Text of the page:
Episode · 1 year ago



This lecture stresses the importance of acquainting ourselves deeply and meaningfully with reality through philosophical inquiry, above and beyond our cultural assumptions, that are the mindless product of social conditioning.

Meditation, Time, Lecture Ten the importance of philosophy. Science, including the general theories that provide the conceptual backdrop behind the description of the material world in terms of universal laws, is inherently incapable of infusing our lives with meaning and value. Some may see the scientific theory of evolution as a counter example. In fact, it is the philosopher Friedrich Nietzsche who perverted the law of natural selection into a rule of social domination, where might is right. In fairness to Nietzsche, we should qualify this statement to match the scope and richness of his thought, which also advocates the sublimation of one's power over others through self mastery. But this elaboration belongs elsewhere, in academic works on the subject.

Perhaps the line between science and philosophy will be blurred when the former officially takes as objects of study both the material world of phenomena and the immaterial world of consciousness. At any rate, it is philosophy and religion that aim at creating a comprehensive ideological framework for working out the first principles governing the universe, and also for understanding the purpose of life and laying down rules of conduct. Note that religion is at heart of philosophy, whose highly suspicious claim is that, contrary to a human construct, it is revealed by God and is absolutely true beyond debate. Philosophy, on the other hand, is never expounded under a pretense of absolute truth. It is a system of thought that is never certain, however convincing it may be thanks to a reasonable and credible argumentation. Yet... spite of this irreducible doubt, anyone who cares to rise above the mechanical run of a genetically and socially programmed Automaton will not put in question the worthiness of the Philosophical Endeavor. Why is philosophy irreducibly uncertain? Because no amount of evidence can ever guarantee the unquestionable veracity of an ideological framework whose only token of reasonableness and credibility is its compatibility with facts, and this compatibility cannot exclude the possibility of another ideological framework that is also compatible with facts. The only criteria left to decide between the two are either a question of cultural sensitivity or a matter of simplicity and elegance against a tortuous and awkward rival that seems thus, by reason of significant shortcomings. There is a kinship between philosophy and poetry,...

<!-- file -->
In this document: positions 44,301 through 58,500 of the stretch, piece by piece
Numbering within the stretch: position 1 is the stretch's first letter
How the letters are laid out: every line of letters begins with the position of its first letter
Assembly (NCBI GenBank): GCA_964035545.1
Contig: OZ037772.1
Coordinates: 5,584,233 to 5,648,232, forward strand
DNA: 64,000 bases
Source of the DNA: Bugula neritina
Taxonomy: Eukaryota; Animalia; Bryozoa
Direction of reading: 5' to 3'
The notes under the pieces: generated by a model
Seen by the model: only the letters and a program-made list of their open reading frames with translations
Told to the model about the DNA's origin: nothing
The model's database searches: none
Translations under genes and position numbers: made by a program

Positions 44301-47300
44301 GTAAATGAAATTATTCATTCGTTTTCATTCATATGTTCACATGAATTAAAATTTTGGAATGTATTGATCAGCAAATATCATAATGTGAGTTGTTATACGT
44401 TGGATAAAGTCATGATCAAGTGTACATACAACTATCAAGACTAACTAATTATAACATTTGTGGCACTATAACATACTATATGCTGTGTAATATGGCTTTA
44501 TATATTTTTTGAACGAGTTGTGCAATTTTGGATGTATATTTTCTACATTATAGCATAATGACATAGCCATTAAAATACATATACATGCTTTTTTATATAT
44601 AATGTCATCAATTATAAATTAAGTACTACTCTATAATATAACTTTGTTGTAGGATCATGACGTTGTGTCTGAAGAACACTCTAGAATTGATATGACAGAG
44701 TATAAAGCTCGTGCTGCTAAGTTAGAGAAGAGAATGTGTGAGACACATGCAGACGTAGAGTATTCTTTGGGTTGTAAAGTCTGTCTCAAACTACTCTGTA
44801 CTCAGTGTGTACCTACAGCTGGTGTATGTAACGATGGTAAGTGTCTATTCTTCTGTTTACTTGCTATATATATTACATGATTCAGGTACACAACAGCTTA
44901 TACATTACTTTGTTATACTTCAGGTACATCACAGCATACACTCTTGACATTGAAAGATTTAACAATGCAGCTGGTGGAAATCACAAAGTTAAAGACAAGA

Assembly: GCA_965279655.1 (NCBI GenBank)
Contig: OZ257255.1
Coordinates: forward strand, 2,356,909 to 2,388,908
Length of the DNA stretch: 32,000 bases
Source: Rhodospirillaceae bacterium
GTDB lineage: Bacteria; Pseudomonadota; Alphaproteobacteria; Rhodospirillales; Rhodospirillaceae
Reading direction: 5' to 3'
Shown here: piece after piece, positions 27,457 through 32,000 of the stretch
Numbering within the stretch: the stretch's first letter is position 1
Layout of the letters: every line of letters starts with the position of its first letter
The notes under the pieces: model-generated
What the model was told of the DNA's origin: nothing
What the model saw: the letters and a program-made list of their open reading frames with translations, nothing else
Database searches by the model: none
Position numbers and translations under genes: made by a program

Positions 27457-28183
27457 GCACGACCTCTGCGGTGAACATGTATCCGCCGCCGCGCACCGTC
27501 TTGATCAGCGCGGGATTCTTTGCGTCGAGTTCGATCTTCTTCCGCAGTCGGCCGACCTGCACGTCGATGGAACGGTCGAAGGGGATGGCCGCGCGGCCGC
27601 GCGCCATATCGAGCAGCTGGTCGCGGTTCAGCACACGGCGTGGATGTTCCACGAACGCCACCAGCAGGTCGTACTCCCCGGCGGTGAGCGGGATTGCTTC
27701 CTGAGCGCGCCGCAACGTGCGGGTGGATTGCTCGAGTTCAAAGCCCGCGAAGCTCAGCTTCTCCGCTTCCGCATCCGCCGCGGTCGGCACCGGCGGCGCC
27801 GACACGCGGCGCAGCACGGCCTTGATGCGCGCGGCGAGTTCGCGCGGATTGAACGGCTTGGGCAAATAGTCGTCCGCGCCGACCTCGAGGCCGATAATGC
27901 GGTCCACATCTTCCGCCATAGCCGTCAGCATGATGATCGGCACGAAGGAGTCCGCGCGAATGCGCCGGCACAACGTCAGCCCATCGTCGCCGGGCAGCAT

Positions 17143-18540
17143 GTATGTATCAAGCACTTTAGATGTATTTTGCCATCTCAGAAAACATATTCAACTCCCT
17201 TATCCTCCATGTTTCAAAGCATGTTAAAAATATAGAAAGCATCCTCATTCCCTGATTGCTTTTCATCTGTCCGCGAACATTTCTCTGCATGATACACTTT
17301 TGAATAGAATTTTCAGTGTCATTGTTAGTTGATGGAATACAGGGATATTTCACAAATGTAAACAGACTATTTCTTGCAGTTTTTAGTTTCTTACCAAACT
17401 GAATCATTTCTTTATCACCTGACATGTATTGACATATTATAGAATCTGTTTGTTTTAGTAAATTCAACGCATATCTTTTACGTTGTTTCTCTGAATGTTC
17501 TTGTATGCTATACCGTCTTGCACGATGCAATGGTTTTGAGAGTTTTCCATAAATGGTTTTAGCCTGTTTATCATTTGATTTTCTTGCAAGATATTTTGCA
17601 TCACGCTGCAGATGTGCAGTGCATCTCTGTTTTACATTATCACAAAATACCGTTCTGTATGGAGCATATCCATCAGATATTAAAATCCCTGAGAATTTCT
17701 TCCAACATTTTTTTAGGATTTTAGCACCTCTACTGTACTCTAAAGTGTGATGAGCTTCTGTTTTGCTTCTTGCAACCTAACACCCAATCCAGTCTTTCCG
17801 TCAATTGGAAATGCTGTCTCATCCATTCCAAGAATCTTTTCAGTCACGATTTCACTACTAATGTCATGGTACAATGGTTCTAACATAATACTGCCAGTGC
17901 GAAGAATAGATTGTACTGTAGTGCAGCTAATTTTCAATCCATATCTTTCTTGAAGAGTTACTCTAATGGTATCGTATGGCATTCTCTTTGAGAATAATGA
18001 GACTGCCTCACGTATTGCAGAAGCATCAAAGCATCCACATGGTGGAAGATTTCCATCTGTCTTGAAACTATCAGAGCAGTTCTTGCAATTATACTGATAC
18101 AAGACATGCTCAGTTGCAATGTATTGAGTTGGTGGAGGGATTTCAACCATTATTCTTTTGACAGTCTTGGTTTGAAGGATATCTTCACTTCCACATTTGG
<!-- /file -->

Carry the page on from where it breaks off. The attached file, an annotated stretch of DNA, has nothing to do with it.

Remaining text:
...since all philosophical systems of thought never perfectly mirror the nature of things, although the ones and the other surely overlapped as some meaningful and valuable extent. In similar fashion, a metaphor is never identical to what it represents figuratively, but is only comparable to it. Both share some fundamental characteristics that justify this restricted comparison, and so philosophy is an art whose product could be dubbed the poetry of meaning and value. There are no grounds for confrontational arrogance in this discipline, only for humility and receptiveness. All in all, philosophy is an open invitation to think profoundly about things and dialog respectfully with others in order to enjoy a mutual enrichment of ideas. From a personal standpoint, every philosophical discourse can... encapsulated in a single interjection. Look the ownus is on the listener or reader to survey, with the purity of a child, every example of the universal unfolding and reach an enlightened AU moment. This enlightenment is an intimate grasp of reality beyond the words that merely point to it like fingers. Hence, words are not the knowledge itself, but signs that guide our minds to a sense of what is in its immediacy. They are a stepping stone, a reason for acquainting ourselves quietly and deeply with the world through observation and reflection. We must always remember that by themselves, they amount to nothing more than sounds or marks. In short, the map is not the journey in our pilgrimage to knowledge. Actually, of all the books available to curious minds striving to...

...unveil the nature of things, the most important one cannot be found in libraries and bookstores. What is more, it is not made up of words, but of the things themselves as we experience them, and this book is none other than our very existence as a repository of facts and events that should be regular objects of meditation, leading to profound insights about reality.

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